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Policy Analysis

PolicyWatch 609

Tackling the Financing of Terrorism in Saudi Arabia

Matthew Levitt

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Policy #609

March 11, 2002

While publicly stressing Saudi Arabia's cooperation and shared concern regarding terrorist financing, U.S. treasury secretary Paul O'Neill held private consultations this past week in Riyadh with Saudi officials and businessmen regarding specific Saudi organizations and individuals suspected of financing terrorist activities. Promising to find clear-cut cases, O'Neill reassured his hosts that the United States is both fine-tuning the procedure of targeting charitable institutions and fast-tracking the processing of individuals and institutions already placed on terrorism lists and subject to financial blocking orders.

Funding Terror through Charity

Last October, NATO forces raided the Saudi High Commission for Aid to Bosnia, founded by Prince Selman bin Abdul-Aziz and supported by King Fahd. Among the items found at the Saudi charity were before-and-after photographs of the World Trade Center, U.S. embassies in Kenya and Tanzania, and the USS Cole; maps of government buildings in Washington; materials for forging U.S. State Department badges; files on the use of crop duster aircraft; and anti-Semitic and anti-American material geared toward children. Six Algerians are now incarcerated at Guantanamo Bay's Camp X-Ray for plotting an attack on the U.S. embassy in Sarajevo, including an employee of the Saudi High Commission for Aid to Bosnia and another cell member who was in telephone contact with Osama bin Laden aid and al-Qaeda operational commander Abu Zubayda. Authorities are now trying to track down $41 million of the commission's missing operating funds. While there is no information suggesting the involvement or knowledge of senior Saudi officials, this is not the only Saudi charity linked to terrorist activity.

Saudi-sponsored humanitarian organizations such as the Mercy International Relief Organization (Mercy) played central roles in the 1998 U.S. embassy bombings. At the New York trial of four men convicted of involvement in the embassy attacks, a former al-Qaeda member named several charities as fronts for the terrorist group, including Mercy. Documents presented at the trial demonstrated that Mercy smuggled weapons from Somalia into Kenya, and Abdullah Mohammad, one of the Nairobi bombers, delivered eight boxes of convicted al-Qaeda operative Wadi el-Hage's belongings -- including false documents and passports -- to Mercy's Kenya office.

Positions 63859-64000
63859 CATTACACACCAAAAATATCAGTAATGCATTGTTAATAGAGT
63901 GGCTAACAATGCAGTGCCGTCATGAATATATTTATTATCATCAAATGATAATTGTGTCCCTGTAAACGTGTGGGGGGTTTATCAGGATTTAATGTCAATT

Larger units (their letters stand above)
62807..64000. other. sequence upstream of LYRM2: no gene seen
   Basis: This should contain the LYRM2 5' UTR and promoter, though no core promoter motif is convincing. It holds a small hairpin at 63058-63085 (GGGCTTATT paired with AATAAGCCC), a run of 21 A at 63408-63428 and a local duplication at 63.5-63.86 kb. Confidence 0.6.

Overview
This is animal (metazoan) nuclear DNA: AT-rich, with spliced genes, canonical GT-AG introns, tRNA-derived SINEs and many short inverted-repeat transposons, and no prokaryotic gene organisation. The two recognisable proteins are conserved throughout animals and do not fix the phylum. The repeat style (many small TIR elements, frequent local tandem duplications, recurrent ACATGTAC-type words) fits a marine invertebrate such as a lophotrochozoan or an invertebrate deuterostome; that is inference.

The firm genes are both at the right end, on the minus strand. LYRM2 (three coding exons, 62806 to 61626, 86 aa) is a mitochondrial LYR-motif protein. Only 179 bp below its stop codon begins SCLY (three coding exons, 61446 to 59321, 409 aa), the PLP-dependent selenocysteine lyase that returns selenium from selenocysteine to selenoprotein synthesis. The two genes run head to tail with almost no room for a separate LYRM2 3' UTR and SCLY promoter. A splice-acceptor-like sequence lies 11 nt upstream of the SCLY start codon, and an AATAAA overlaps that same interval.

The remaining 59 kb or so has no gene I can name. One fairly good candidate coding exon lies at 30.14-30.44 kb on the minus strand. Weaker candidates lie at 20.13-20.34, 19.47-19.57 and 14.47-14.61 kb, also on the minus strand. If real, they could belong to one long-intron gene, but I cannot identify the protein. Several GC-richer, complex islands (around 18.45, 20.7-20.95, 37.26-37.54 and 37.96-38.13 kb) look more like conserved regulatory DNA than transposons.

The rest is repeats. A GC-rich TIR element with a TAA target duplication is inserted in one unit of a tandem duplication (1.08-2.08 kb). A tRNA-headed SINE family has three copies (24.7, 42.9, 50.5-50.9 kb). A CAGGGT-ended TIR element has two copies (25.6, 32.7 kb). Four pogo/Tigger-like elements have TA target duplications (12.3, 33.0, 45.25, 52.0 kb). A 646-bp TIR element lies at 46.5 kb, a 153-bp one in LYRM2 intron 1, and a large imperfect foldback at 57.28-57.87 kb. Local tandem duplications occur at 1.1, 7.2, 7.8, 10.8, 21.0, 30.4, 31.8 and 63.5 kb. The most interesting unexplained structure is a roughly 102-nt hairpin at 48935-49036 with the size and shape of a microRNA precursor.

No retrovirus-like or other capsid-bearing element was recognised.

Along with Mercy, the Kenyan government also banned the International Islamic Relief Organization (IIRO) after the embassy bombings. From 1986 to 1994, bin Laden's brother-in-law, Muhammad Jamal Khalifa, headed the IIRO's Philippine office, through which he channeled funds to terrorist groups affiliated with al-Qaeda, including Abu Sayyaf. In January 1999, Indian police foiled a plot to bomb the U.S. consulates in Calcutta and Madras. The mastermind behind the plot was Sayed Abu Nasir, an IIRO employee who received terrorist training in Afghanistan. In 2001, Canadian authorities detained Mahmoud Jaballah based on an Interpol warrant charging him with being an Egyptian Islamic Jihad terrorist. In 1999, Canadian officials attempted to deport Jaballah based on his work for IIRO and what they described as IIRO's involvement in terrorism and fraud. Finally, September 11 hijacker Fayez Ahmed reportedly told his father he was going abroad to work for IIRO when he left for the suicide mission.

Like many other Saudi humanitarian organizations, IIRO is part of the Muslim World League, which is funded and supported by the Saudi government (in fact, the Muslim World League and IIRO share offices in many locations worldwide). The Treasury Department has frozen the assets of other Muslim World League member organizations suspected of funding terrorism, including the Rabita Trust. A senior League official in Pakistan, Wael Hamza al-Jlaidan, is listed on the Treasury's terrorist financial blocking order list.

Another key Saudi charity linked to terrorist financing is the al-Wafa Humanitarian Organization. U.S. officials have described al-Wafa as a key component of bin Laden's organization. One official was quoted as saying that al-Wafa and other groups listed "do a small amount of legitimate humanitarian work and raise a lot of money for equipment and weapons."